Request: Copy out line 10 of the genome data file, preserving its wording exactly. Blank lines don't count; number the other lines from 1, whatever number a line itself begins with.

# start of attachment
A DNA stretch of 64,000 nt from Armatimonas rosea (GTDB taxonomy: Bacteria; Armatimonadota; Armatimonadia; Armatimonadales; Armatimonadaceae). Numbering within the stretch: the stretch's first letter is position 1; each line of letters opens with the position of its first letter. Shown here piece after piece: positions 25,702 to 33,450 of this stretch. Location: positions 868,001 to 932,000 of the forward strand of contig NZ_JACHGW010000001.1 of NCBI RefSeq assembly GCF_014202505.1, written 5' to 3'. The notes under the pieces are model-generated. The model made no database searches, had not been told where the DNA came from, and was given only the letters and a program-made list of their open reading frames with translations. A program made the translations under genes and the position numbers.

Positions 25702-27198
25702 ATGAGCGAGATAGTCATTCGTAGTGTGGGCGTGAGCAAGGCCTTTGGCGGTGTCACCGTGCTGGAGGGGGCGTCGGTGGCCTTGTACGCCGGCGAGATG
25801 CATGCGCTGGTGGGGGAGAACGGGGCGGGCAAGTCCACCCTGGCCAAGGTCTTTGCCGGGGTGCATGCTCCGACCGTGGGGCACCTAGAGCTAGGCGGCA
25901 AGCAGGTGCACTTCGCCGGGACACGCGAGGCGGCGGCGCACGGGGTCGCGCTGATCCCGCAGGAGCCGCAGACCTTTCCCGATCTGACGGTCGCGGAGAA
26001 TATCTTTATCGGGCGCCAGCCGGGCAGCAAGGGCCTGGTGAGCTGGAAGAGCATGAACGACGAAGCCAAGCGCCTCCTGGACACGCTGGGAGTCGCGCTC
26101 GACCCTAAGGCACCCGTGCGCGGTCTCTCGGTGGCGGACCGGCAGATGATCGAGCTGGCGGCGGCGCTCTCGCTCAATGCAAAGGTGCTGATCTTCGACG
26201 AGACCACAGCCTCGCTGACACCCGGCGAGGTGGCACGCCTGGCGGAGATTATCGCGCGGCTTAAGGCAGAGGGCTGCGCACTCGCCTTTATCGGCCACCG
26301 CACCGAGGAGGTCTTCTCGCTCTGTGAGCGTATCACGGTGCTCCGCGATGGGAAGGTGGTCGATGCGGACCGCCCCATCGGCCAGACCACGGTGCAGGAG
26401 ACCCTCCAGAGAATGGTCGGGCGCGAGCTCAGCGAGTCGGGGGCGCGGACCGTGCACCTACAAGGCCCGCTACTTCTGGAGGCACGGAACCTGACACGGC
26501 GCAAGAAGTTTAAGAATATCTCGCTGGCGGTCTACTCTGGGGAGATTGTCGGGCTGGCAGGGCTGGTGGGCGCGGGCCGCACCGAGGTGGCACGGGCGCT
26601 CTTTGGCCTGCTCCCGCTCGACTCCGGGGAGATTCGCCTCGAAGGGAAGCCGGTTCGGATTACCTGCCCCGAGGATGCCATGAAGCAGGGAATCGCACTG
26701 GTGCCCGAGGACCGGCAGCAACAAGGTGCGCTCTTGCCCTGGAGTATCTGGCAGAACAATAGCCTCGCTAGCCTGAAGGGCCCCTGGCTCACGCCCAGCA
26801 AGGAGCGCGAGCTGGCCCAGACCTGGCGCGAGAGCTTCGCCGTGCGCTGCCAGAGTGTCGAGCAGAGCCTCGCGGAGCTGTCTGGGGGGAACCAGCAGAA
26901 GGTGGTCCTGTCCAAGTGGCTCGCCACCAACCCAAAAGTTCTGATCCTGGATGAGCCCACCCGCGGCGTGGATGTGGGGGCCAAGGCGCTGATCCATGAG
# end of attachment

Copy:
26401 ACCCTCCAGAGAATGGTCGGGCGCGAGCTCAGCGAGTCGGGGGCGCGGACCGTGCACCTACAAGGCCCGCTACTTCTGGAGGCACGGAACCTGACACGGC